A Money Coach in Canada

Follow & Subscribe

GremlinAbout 70% of my clients contact me initially because they are afraid of something about their money.

Many (!) are afraid they will not have ‘enough’ and will be a bag lady (or some similar fate).

Others are afraid that their debt will overtake them and drive them into the ground.

Some simply have a free-floating anxiety about money in general.  Are they financially ‘good enough’?

Again and again, my greatest joy is to see people stare down their respective money demons.  To watch them pull back the curtain and discover their financial-wizard-of-oz has occupied a disproportionate space in their heads.  And to equip them to tackle their respective demons head-on.

One woman was afraid her spouse would reject her if he knew how much debt she had.  He didn’t.  He was somewhat un-nerved, but it certainly wasn’t any kind of deal-breaker.

A male client, having experienced divorce and job loss, was convinced his home would be repossessed too.  It wasn’t – he sold it at a solid profit.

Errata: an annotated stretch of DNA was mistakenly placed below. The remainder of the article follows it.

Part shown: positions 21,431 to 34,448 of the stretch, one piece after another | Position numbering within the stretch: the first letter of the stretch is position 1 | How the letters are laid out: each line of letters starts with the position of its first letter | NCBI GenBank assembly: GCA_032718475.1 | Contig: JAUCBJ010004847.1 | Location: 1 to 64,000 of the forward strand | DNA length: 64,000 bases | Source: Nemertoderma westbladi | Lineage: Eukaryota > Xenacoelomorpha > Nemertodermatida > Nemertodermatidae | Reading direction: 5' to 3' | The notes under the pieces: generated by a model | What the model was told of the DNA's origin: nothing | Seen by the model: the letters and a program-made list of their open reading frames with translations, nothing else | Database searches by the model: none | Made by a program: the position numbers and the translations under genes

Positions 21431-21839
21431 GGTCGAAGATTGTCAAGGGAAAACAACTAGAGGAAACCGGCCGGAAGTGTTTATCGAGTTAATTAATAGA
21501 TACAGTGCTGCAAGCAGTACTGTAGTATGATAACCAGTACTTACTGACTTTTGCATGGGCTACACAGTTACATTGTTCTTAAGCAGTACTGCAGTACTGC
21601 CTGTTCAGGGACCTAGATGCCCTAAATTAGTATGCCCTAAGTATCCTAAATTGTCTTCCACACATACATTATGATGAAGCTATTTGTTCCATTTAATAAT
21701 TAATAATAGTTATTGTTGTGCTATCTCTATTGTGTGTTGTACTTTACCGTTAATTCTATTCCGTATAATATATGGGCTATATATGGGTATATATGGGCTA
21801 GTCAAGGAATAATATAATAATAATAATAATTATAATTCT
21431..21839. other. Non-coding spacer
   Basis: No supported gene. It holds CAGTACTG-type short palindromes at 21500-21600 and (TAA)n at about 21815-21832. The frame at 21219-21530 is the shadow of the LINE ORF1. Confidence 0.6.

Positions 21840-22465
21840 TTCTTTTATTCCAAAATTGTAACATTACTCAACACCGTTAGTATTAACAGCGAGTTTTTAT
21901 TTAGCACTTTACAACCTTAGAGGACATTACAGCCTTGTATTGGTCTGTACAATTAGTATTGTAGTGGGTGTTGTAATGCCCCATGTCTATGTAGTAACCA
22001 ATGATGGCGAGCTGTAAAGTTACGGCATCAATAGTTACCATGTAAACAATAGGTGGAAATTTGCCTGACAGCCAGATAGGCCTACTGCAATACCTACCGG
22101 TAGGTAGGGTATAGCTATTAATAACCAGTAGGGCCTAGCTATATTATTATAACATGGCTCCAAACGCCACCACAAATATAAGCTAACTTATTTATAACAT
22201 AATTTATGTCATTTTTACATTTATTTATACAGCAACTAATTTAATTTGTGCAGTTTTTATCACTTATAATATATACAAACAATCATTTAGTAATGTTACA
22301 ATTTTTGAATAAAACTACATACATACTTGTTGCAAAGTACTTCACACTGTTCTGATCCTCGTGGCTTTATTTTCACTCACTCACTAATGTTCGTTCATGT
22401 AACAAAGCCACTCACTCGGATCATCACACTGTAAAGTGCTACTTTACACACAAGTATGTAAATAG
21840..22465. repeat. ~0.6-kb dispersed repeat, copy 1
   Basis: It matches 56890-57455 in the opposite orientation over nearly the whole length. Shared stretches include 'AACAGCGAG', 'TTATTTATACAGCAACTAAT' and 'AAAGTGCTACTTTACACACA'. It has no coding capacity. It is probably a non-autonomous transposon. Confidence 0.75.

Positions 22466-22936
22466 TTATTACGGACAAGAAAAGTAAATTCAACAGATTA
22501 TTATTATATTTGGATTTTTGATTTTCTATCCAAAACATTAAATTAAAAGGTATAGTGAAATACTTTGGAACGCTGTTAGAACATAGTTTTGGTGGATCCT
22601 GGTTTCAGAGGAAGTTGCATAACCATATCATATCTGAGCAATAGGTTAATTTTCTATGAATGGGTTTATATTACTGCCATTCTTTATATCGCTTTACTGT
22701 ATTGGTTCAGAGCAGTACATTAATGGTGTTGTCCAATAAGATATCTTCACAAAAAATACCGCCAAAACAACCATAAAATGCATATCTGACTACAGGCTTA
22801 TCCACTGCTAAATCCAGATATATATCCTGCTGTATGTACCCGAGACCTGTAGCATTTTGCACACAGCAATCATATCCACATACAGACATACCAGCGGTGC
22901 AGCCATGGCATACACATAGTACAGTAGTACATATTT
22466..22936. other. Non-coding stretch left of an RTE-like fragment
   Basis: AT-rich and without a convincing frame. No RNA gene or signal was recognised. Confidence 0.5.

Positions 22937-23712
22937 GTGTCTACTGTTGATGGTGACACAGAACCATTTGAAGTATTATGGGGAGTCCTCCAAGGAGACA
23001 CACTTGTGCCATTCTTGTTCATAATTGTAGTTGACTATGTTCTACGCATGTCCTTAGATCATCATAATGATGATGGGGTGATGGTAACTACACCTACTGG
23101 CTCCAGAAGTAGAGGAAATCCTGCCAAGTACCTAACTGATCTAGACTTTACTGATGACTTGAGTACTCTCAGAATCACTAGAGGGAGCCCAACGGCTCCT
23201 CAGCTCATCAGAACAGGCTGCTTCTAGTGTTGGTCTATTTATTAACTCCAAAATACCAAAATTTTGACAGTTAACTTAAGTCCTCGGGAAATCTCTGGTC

I’ve worked with numerous couples who were afraid their diverging financial ‘styles’ would tear them apart.  Instead, they learned to bring their respective strengths to the table to from a tight-knit economic unit.

 If you have fears, take heart.  Financially, as in other areas, it’s probably the case that The greatest thing to fear is fear itself.  If you need some moral support to dive in, e-mail me at contact at your money by design (dot the commercial kind).

Real life case studies draw on my experience past-and-present with clients. The individuals are heavily disguised, but the underlying issues are the same.


Roger had stocks that had made money and lost money.

He had debts owing the gov’t, student loans, banks and credit cards.

He had boxes, and boxes of unopened financial documents.

He hasn’t filed taxes for three years.